If you own or rent a flat, it’s easy to bury your head in the sand when it comes to home insurance.
But if you’re an owner, it’s crucial that the building your flat is part of is covered if the worst were to happen and the whole structure was destroyed.
If you rent, you shouldn’t just assume that your landlord has insurance which covers the possessions you own in your flat.
Joint responsibility for flat owners
Home insurance consists of two parts, buildings and contents.
While it might be obvious that you would only want to pay to insure the possessions within your own flat, it’s perhaps less clear where responsibilities lie when it comes to the buildings element of home cover.
Who is responsible for the roof, for example? You might think that the flat right at the top of the building covers that part of the structure as it’s ‘their roof’. But you could be wrong.
Or if there is a basement flat, should the owners pay extra as they sit directly on top of the foundations of the property? Again, they wouldn’t be expected to in most cases.
All flat owners have an interest in the jointly owned parts of the building; damaged roofs can cause water to leak through a whole building and effect all flats in it, likewise if sewage and water pipes crack, it can cause issues for every occupant.
There are two main ways you can own a flat in the UK, either leasehold or freehold.
Insurance for flat leaseholders
If you own a leasehold flat, you, along with the other flat owners in your building, won’t necessarily be responsible for providing the buildings element of your home insurance. This is usually the duty of the freeholder.
The freeholder is legally bound to provide you with evidence of this (if you have a mortgage, your mortgage provider will insist on seeing this before giving you a mortgage).
The insurance may be arranged by a management company and you pay for it as part of the service charge. Or it might be directly arranged by the landlord. Check the policy carefully to ensure you’re happy with the terms (don’t just rely on your mortgage company to do this).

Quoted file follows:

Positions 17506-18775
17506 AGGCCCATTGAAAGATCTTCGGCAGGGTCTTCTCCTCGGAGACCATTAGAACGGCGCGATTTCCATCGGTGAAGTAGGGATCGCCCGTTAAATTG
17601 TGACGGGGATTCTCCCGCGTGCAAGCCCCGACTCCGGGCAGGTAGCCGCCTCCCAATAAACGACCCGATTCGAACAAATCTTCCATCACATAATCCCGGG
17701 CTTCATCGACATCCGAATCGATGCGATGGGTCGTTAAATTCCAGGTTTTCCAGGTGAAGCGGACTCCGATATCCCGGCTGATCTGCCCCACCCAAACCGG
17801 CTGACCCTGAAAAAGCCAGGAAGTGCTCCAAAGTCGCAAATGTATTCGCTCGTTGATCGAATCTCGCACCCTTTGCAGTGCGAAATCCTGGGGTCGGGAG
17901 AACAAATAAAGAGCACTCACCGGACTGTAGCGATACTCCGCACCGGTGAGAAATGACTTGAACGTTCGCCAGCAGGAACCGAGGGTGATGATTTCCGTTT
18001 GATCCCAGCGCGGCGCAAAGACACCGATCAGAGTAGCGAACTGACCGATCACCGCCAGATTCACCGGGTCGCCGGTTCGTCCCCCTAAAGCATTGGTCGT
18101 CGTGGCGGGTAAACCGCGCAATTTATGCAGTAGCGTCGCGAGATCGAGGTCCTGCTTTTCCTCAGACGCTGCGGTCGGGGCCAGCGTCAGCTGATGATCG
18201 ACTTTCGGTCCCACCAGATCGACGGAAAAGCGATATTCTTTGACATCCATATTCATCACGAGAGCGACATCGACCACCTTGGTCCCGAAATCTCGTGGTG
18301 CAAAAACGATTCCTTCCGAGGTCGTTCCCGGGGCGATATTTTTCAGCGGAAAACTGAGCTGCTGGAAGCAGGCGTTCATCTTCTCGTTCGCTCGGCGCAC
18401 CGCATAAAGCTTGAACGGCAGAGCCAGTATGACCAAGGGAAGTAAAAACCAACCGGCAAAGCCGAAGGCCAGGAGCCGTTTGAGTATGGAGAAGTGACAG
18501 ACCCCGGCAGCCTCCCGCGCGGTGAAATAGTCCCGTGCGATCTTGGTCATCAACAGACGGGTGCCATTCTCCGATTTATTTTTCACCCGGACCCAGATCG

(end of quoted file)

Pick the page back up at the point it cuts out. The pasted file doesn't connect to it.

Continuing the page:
If you’re not happy with it, you can make a challenge through a Leasehold Valuation Tribunal.
Insurance for flat freeholders
Flat freeholders jointly own the freehold of the building their flat is in with the owners of the other flats in the building, and it’s your collective responsibility to sort out buildings insurance (although it’s not a legal requirement, you’d be a little crazy not to do so).
This can be somewhat difficult if there are a good number of flats, and it’s a good idea to form a committee, if one doesn’t exist already, and arrange a sink fund which all flat owners pay into monthly to cover not only insurance costs but also repairs and general maintenance.
Some buildings may have been converted into self-contained flats (so there are fewer, if any communal parts), and these might possibly need insuring separately.
Those who rent a flat might have no interest in finding out if their landlord has the buildings part of home insurance sorted, for obvious reasons, but they shouldn’t assume their landlord will have insurance which covers the possessions that they own within the flat.
It would certainly be unusual if they did, and most people who rent flats with have to provide it themselves.
Always ask your insurer
Your insurer will go through the type of flat you own, or rent, what the situation is with other flat owners in the building or your freeholder, and help you decide what cover you need.
Policy Expert is dedicated to helping customers find the insurance policy that’s right for them. Our team of experts with a real passion for making sure people get the cover that’s right for them. For more information on what‘s covered under your Home Insurance policy, speak to one of our experts on 0203 014 9300 or email email@example.com